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Finding Resources

Rebecca Bennington Blog Picture

Finding resources

Once upon a time, finding a resource meant that you would look in the “yellow pages”, in multiple headings, to find a contact that may or may not be able to address your concern.  Beyond that, you had to go to the local library to research your area for sources.  Now, you are overwhelmed with potential assistance just by using any search engine.  That also may have complications.

To start looking for resources you must first determine what it is you need.  That seems like a no-brainer, but it can actually be more difficult than you think, and it involves not just knowing what you want, but also examining what you need to get there.  For example, if you need a job, you may think you NEED to find people who are hiring.  But before you can get the job, you will need know how you will get to and from work, so now you do not yet need a job, but rather you need a means of transportation.  Now perhaps you think you need a car.  A car is a big investment and would be difficult to obtain without a job.  Therefore, what you actually need is employment within walking distance, or on a bus line, or remote, or possibly within biking distance.  Once you have a plan in place, you can then start to look for resources for employment.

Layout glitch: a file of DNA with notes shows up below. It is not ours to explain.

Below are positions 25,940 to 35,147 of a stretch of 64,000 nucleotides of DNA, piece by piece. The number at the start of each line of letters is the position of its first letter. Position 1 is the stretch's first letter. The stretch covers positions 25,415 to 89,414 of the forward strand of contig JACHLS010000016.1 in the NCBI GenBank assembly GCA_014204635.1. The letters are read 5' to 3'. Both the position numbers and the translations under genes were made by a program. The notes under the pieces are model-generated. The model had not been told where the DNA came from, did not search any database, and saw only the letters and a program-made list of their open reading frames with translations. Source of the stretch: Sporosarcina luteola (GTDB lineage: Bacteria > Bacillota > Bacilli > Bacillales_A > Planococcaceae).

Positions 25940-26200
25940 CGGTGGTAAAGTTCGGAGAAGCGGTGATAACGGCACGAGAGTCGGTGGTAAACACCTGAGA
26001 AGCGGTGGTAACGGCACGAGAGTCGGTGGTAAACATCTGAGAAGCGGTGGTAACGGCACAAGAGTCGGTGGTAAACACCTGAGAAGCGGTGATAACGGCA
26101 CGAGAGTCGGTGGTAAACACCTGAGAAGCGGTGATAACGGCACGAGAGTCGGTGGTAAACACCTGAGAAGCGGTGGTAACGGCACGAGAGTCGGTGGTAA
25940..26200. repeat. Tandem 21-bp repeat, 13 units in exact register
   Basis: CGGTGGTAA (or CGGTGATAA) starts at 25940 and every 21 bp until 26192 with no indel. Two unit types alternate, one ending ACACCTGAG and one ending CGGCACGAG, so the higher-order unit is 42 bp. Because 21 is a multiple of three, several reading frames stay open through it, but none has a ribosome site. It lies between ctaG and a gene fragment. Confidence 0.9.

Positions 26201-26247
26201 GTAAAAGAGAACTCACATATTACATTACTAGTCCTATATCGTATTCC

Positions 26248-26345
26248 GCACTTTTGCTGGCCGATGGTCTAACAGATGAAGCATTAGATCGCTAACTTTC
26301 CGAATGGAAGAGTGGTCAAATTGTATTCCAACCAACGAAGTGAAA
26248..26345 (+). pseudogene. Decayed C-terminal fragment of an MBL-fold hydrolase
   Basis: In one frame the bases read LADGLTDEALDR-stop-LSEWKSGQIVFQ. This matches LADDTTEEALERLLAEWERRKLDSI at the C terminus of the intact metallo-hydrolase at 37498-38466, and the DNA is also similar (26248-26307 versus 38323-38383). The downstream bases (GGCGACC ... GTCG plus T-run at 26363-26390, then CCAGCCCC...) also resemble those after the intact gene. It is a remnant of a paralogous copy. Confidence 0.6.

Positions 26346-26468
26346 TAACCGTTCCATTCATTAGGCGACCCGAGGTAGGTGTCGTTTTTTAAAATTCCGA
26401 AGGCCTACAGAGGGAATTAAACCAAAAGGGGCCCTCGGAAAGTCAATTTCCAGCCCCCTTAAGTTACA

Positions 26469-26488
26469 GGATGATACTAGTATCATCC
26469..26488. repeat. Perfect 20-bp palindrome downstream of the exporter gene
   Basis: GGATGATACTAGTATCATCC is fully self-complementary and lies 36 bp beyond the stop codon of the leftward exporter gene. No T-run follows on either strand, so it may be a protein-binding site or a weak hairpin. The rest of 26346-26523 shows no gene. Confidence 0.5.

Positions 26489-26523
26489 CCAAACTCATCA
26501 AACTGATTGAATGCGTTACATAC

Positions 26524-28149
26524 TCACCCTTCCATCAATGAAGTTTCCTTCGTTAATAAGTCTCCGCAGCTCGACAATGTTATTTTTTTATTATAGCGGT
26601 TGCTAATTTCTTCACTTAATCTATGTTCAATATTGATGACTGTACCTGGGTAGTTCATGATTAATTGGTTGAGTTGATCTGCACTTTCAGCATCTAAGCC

This is an oversimplified example but it is often true that we can see what we want, but we are not good at determining what we need to lead us to what we want. That involves basic problem solving skills.  (See the section on Social Skills for more information on how to solve problems).

Once you have determined what you need you can begin to find resources.  Many people are unaware of the vast resources in place to help with almost every aspect of humanity.  There is assistance available for transportation, job placement, education and training, clothing, food, housing, medication, child care, elderly care, utility help, health support groups, financial assistance, emotional/mental/spiritual support, and on and on and on.

If you are unable to determine what it is that you need to get you what you want, we would like to help you find a solution.  As we begin to compile some of these resources together you can take the first step by calling 211.  This is a United Way resource number that can connect you with multiple community programs in your area, no matter where you are.

As you find resources that could be helpful to others please share those with us and we will be happy to add them to our collection.


Rebecca Bennington


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